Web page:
uploads///Chinas Burgeoning Debt Burden

What Do Hedge Fund Managers Have to Say about China?


Nov. 20 2020, Updated 5:24 p.m. ET

Views of hedge fund managers

Hedge fund managers expressed mixed opinions about the Chinese economy at the SALT Conference in Las Vegas on May 10–13, 2016.

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Bearish views

J. Kyle Bass, the founder of Hayman Capital Management, expressed bearish views about China. He said, “China’s economy was already experiencing a hard landing, creating one of the biggest macro imbalances the world has ever seen.” He earlier described China’s debt as a “ticking time bomb.”

China’s total debt-to-GDP ratio is currently in the range of 240%–270%, compared to 150% a decade ago. China’s debt as a percentage of GDP is larger than that of the US or Germany.

Paul Brewer, chief executive officer and chief investment officer of Rubicon Fund Management, was of the opinion that the China’s economic problems are worse than the US credit crisis of 2008. Ken Tropin, the founder of Graham Capital Management, expressed concern regarding commodity price speculation, which is driven by retail investors and may lead to another Market crash.

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Bullish views

Roslyn Zhang, a managing director at China Investment Corporation (CIC), stated that most hedge fund managers have a “herd mentality,” which is generally seen in Chinese retail investors. At the 2016 SALT Conference on May 11, Zhang said, “People are worried about China…GDP crossed $1 trillion in 1998, doubling in six years. The average GDP rate then was 12%. Post financial crisis growth has slowed down. But if you do the math, from 1992 to 1998, the growth is less than $100 billion. Now, the dollar term growth each year is $1 trillion, even though people are worried. If you are worried about China’s growth rate, you should be twice as worried about the economy growing here.” According to Zhang, concerns about China’s economic growth are overblown.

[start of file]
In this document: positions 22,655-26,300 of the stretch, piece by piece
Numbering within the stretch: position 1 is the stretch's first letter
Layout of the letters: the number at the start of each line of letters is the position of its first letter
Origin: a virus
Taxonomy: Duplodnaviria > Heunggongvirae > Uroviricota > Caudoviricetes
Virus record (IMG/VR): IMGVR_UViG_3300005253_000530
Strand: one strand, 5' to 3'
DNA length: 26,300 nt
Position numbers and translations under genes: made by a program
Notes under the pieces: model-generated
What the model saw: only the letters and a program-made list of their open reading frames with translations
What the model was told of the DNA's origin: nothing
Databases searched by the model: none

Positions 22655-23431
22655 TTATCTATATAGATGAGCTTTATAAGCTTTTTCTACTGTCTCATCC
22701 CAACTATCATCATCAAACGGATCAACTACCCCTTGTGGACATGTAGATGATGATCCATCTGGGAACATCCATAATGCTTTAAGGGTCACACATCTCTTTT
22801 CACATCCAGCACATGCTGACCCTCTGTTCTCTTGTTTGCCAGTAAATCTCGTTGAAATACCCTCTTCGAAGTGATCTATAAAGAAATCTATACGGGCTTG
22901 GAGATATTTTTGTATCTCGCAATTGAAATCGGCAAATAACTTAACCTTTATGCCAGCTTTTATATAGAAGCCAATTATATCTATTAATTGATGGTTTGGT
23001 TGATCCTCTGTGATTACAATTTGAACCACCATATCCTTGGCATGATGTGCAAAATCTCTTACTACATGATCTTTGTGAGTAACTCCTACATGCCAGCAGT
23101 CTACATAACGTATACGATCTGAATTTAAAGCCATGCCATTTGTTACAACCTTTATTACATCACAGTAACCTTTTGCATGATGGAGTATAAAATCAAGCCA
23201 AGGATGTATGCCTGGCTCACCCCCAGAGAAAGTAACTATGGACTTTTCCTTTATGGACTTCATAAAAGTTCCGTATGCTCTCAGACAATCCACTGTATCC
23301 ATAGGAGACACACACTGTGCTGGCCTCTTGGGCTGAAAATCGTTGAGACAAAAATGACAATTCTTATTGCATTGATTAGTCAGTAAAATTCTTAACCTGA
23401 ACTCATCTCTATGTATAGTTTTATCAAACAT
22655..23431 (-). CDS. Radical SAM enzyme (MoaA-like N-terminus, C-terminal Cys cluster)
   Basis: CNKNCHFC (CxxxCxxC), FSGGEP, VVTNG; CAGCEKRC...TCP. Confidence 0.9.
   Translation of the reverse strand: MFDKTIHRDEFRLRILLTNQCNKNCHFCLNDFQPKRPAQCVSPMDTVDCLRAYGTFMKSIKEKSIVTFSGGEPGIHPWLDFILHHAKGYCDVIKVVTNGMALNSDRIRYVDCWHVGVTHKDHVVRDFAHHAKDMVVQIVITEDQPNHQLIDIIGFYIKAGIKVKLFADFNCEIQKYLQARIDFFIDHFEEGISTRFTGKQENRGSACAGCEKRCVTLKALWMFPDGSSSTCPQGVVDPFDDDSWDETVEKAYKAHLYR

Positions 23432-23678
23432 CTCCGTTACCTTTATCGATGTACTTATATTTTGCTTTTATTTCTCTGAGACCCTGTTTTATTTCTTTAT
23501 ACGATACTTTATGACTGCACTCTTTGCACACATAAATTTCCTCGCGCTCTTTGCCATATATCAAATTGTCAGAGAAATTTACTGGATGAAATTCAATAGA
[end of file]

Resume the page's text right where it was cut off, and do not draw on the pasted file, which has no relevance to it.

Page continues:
Similarly, Don Brownstein of Structured Portfolio Management thinks China’s problems are overemphasized. He said, “China came out of a huge, huge mess and it is a huge country with a very, very diverse population,” he said. “I would rather put my money with a communist government than a capitalist government.”

Investors can invest in Chinese stocks through mutual funds like the Fidelity Advisor China Region Fund Class A (FHKAX) and the Guinness Atkinson China and Hong Kong Fund (ICHKX) and through ETFs such as the iShares China Large-Cap ETF (FXI) and the Deutsche X-trackers Harvest CSI 300 China A-Shares ETF (ASHR). These funds invest in companies such as Alibaba Group Holding (BABA), Baidu (BIDU), JD.com (JD), NetEase (NTES), and 58.com (WUBA).

In the next article in this series, we’ll look at China’s export and import data.


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